A CDSS is expected to have multiple positive effects, and the reduction of preventable AMEs is among them. For example, Hedna et al. (2019) and Niehoff et al. (2016) devoted studies to the topic that involved the testing of a particular CDSS. Hedna et al. (2019) studied the ability of their CDSS to issue alerts about possible problems with patients’ medications (for example, allergic reactions).

The findings showed that the predictive ability of the system was acceptably high for AMEs. Niehoff et al. (2016) tested their CDSS for the capability to pull up the data that demonstrated various AMEs, for instance, inappropriate medications or possible overtreatment of different conditions (diabetes and hypertension). The system was able to generate alerts related to such issues successfully. Thus, different studies of CDSS can explain the mechanisms through which they might reduce AMEs.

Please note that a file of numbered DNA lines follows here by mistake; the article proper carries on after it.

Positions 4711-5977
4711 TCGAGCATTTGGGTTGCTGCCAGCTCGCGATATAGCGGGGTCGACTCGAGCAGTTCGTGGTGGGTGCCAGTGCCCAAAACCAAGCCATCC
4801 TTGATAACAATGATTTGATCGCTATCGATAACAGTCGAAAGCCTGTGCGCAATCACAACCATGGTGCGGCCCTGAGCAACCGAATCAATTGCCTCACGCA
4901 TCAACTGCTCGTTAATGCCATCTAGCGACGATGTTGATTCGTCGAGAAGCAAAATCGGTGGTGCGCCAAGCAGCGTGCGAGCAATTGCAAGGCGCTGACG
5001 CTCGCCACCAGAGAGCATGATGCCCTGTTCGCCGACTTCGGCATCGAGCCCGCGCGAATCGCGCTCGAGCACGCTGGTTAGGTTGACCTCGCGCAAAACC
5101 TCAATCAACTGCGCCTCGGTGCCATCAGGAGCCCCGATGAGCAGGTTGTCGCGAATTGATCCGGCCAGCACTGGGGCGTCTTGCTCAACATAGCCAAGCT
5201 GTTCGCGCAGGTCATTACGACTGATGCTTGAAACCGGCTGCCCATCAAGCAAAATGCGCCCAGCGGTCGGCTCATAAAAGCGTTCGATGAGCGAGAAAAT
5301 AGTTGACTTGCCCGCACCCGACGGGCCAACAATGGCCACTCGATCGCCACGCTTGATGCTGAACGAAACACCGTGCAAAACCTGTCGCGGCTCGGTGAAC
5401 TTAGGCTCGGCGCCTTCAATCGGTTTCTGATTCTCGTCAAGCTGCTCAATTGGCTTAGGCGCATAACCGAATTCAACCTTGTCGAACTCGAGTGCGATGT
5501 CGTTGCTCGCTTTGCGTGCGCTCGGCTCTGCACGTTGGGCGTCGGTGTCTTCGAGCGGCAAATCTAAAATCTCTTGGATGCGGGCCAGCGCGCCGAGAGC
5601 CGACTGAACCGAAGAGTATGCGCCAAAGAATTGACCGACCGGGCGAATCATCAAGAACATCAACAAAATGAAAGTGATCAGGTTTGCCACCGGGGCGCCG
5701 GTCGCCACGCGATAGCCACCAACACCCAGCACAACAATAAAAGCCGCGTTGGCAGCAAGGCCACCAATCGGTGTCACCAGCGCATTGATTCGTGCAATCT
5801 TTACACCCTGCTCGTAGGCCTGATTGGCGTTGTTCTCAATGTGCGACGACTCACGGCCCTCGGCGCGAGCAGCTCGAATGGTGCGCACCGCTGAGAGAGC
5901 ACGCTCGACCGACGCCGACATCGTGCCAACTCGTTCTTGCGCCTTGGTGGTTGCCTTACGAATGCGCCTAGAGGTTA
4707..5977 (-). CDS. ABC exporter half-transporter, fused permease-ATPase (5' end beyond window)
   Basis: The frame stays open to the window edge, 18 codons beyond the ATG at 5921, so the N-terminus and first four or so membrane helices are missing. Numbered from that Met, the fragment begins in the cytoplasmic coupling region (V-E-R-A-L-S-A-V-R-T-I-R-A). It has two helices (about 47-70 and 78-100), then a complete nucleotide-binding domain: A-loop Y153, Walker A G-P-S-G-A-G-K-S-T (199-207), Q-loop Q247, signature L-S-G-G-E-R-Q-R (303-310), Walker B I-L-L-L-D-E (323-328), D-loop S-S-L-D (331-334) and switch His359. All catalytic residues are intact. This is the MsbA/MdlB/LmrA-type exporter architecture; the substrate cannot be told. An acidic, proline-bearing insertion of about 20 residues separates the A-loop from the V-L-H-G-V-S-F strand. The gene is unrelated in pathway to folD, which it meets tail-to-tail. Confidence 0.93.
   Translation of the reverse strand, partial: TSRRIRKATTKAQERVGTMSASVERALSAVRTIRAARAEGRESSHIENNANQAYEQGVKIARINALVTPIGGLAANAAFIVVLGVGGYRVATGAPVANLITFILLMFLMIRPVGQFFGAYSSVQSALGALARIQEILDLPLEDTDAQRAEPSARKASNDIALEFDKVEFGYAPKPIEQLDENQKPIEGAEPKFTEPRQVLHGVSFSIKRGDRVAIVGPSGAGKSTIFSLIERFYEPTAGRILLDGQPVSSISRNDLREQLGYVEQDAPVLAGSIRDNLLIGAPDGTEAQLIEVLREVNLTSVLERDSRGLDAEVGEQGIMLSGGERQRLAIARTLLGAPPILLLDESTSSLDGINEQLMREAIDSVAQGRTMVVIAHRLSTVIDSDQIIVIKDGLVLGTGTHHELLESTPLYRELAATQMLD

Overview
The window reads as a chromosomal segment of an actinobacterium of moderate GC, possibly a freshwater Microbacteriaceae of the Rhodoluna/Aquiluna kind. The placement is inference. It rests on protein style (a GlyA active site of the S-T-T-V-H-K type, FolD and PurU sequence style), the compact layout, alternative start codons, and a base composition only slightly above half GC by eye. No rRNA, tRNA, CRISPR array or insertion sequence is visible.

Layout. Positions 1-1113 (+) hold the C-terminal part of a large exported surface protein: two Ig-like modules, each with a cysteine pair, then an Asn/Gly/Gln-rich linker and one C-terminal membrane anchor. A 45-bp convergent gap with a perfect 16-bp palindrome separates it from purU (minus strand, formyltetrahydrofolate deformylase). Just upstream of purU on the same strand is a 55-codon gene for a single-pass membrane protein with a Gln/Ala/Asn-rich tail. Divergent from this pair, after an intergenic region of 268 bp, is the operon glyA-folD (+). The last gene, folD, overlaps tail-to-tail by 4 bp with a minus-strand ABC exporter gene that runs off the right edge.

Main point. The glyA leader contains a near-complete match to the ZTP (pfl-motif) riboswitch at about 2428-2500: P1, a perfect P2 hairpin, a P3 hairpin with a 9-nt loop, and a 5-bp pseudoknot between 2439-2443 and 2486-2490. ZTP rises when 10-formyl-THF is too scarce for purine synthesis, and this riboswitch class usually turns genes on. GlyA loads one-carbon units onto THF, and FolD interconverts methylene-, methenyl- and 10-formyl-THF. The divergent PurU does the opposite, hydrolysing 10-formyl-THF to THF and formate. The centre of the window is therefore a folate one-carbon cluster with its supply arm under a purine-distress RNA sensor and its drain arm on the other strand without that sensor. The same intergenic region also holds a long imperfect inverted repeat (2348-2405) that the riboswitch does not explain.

Moreover, a recent meta-analysis further supports the idea that CDSS is an effective measure in reducing AMEs. Jia et al. (2016) analyzed twenty high-quality articles, some of which focused on hospital settings, and determined that a CDSS can reduce AMEs. The study also demonstrated that CDSS reducing AMEs is often associated with improvements in the care process. Thus, this meta-analysis suggests that CDSS are a viable solution to the described problem. With this level of evidence, it is reasonable to assume that CDSS is an evidence-based solution that is suited for a quality improvement project.

Necessary Steps